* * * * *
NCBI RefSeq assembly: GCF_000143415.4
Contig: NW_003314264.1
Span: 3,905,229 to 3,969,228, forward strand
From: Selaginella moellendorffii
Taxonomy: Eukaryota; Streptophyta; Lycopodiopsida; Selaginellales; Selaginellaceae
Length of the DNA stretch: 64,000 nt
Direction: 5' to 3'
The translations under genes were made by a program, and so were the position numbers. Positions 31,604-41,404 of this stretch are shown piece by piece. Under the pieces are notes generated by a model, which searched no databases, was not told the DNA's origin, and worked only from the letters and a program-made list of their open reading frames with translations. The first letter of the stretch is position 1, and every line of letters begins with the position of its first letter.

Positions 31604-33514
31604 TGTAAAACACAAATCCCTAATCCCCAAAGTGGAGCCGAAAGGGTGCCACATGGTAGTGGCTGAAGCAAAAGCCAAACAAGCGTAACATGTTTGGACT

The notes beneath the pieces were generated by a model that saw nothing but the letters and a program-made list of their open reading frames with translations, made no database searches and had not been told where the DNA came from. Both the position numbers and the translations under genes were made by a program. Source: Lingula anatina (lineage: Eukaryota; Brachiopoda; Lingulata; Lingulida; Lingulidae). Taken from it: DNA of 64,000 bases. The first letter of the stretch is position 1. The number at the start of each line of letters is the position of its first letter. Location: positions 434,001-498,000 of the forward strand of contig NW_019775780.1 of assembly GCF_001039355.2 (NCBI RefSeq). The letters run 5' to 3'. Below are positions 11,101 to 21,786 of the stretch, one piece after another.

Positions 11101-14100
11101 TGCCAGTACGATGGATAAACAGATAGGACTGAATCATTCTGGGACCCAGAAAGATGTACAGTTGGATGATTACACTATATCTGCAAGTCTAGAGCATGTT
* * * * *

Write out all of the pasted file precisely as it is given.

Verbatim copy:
NCBI RefSeq assembly: GCF_000143415.4
Contig: NW_003314264.1
Span: 3,905,229 to 3,969,228, forward strand
From: Selaginella moellendorffii
Taxonomy: Eukaryota; Streptophyta; Lycopodiopsida; Selaginellales; Selaginellaceae
Length of the DNA stretch: 64,000 nt
Direction: 5' to 3'
The translations under genes were made by a program, and so were the position numbers. Positions 31,604-41,404 of this stretch are shown piece by piece. Under the pieces are notes generated by a model, which searched no databases, was not told the DNA's origin, and worked only from the letters and a program-made list of their open reading frames with translations. The first letter of the stretch is position 1, and every line of letters begins with the position of its first letter.

Positions 31604-33514
31604 TGTAAAACACAAATCCCTAATCCCCAAAGTGGAGCCGAAAGGGTGCCACATGGTAGTGGCTGAAGCAAAAGCCAAACAAGCGTAACATGTTTGGACT

The notes beneath the pieces were generated by a model that saw nothing but the letters and a program-made list of their open reading frames with translations, made no database searches and had not been told where the DNA came from. Both the position numbers and the translations under genes were made by a program. Source: Lingula anatina (lineage: Eukaryota; Brachiopoda; Lingulata; Lingulida; Lingulidae). Taken from it: DNA of 64,000 bases. The first letter of the stretch is position 1. The number at the start of each line of letters is the position of its first letter. Location: positions 434,001-498,000 of the forward strand of contig NW_019775780.1 of assembly GCF_001039355.2 (NCBI RefSeq). The letters run 5' to 3'. Below are positions 11,101 to 21,786 of the stretch, one piece after another.

Positions 11101-14100
11101 TGCCAGTACGATGGATAAACAGATAGGACTGAATCATTCTGGGACCCAGAAAGATGTACAGTTGGATGATTACACTATATCTGCAAGTCTAGAGCATGTT